The hybrid cloud, whereby data and workloads can exist, be migrated and orchestrated across on-premises private and off-premises clouds, is by and large the end goal of most IT organizations today. One size does not fit all when it comes to meeting varied application service level agreements (SLAs). At the same time, data and workloads cannot be isolated and require the ability to be easily migrated as their requirements change, and as innovation and pricing from infrastructure vendors and cloud service providers changes cost and functionality dynamics of infrastructure resources.
The future is hybrid, but getting there is not an easy task for IT professionals. As a first step to simplifying the transition to the hybrid cloud, IT professionals may consider leveraging a select few services to start. Each cloud service provider has its own unique set of functionalities, such as application programming interfaces (APIs) and authentication methods, as well as their own pricing and way of doing business. This creates a learning curve, just like shifting to a new on-premises infrastructure provider does. Rather than immediately diving in with critical line of business applications, like databases, that need to run continuously to support business operations, IT professionals may consider an alternative. They may first start by migrating ancillary workloads such as backup, disaster recovery, a cluster quorum, or monitoring.
As a second step to simplify the migration process, IT professionals should look for compatibility between on-premises infrastructure and the public cloud service. The ability to migrate applications from on-premises systems to a cloud service, for example in a disaster recovery scenario or to provide more compute cycles to an application experiencing a spike in demand, is the core objective of the hybrid cloud, after all. Software compatibility, particularly at the hypervisor level, provides this foundation.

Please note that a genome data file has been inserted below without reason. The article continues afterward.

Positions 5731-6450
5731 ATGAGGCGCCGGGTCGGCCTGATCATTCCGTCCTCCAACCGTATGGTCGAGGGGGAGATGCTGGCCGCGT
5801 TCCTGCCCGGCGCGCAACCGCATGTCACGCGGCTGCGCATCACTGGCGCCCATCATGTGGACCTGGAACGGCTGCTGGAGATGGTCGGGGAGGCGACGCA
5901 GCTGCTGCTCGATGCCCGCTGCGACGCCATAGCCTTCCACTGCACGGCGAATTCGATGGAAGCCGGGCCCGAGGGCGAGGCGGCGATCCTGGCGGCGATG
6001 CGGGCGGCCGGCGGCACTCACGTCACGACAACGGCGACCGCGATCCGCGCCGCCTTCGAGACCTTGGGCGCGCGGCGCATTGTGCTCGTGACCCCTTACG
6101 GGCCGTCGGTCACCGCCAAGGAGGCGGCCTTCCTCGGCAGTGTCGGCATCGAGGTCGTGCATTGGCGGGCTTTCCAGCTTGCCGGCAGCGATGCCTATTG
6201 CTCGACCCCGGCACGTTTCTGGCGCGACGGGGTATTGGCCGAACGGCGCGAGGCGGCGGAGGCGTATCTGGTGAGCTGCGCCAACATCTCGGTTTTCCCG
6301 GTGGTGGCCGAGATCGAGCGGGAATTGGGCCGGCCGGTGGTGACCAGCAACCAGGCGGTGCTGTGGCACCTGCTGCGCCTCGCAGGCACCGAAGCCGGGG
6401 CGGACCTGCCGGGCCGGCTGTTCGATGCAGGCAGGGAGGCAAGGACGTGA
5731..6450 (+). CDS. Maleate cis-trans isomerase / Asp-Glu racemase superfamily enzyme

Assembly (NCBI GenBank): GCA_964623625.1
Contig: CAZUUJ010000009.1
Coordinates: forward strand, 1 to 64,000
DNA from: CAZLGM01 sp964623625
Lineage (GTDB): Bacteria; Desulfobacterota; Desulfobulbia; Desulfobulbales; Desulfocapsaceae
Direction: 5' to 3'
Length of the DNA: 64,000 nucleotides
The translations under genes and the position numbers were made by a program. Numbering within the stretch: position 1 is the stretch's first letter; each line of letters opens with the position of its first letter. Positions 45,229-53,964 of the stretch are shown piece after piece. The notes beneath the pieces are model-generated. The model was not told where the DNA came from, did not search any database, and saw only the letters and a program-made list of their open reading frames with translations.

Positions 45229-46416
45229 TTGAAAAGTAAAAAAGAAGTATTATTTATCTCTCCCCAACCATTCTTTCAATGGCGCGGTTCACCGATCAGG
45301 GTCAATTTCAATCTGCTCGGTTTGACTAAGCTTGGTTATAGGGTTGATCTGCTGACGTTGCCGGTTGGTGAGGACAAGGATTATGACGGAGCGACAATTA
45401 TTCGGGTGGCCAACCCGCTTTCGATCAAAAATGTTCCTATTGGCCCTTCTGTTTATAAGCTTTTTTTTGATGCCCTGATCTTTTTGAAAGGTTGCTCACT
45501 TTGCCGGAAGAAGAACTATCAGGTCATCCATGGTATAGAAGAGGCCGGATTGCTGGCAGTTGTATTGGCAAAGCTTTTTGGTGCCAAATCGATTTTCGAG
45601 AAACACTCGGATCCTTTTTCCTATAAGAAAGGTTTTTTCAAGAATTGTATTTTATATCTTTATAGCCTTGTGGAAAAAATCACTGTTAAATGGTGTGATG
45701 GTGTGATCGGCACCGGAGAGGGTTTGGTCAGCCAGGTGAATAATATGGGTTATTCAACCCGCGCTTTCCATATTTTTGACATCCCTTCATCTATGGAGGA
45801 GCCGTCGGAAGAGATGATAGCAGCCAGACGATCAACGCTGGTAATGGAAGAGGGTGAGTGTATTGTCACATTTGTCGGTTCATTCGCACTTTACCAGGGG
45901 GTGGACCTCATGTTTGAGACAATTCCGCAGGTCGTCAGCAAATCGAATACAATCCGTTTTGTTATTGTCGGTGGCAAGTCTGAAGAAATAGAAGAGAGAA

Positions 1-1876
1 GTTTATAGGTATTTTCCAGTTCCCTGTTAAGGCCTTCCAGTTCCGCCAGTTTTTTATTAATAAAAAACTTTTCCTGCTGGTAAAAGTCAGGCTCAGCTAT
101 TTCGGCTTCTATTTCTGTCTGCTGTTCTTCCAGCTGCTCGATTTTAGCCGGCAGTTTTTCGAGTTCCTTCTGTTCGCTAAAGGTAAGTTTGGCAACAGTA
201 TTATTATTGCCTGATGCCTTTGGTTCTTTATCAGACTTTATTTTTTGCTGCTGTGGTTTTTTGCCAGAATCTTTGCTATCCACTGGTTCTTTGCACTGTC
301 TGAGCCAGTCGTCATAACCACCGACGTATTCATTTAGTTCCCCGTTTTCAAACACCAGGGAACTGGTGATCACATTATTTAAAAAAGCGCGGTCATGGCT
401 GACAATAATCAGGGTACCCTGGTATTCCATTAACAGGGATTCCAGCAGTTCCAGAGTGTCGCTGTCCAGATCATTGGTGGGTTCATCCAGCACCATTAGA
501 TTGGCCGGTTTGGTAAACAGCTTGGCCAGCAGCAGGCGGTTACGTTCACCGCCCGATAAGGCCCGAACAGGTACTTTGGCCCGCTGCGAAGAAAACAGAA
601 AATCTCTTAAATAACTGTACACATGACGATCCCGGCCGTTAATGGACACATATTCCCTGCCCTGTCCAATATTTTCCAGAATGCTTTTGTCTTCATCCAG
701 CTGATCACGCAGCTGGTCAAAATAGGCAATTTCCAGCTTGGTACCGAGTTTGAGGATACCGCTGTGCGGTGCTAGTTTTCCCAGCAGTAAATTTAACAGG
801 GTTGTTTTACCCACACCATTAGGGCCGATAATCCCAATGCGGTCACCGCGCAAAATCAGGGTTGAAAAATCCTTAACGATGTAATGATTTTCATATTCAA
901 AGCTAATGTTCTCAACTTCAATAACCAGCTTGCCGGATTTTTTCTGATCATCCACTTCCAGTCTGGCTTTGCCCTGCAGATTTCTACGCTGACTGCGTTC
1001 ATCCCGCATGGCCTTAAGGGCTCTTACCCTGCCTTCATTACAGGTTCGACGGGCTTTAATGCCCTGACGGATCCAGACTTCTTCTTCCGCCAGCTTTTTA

Equally as important is simplifying and consolidating the on-premises infrastructure environment as much as possible. Hyperconverged infrastructure (HCI) promises a path to simplicity largely through the ability to “just add a node” to scale out the environment. The problem, though, is that most HCI architectures to date were designed to be deployed on general purpose hardware. Consolidating multiple workloads on HCI requires a hardware infrastructure that can first scale up, in order to avoid node and virtual machine sprawl and improve hardware utilization for cost efficiency.
Interested in learning more? Access our on demand webinar with Axellio, “Simplifying the Enterprise Hybrid Cloud with Azure Stack HCI”.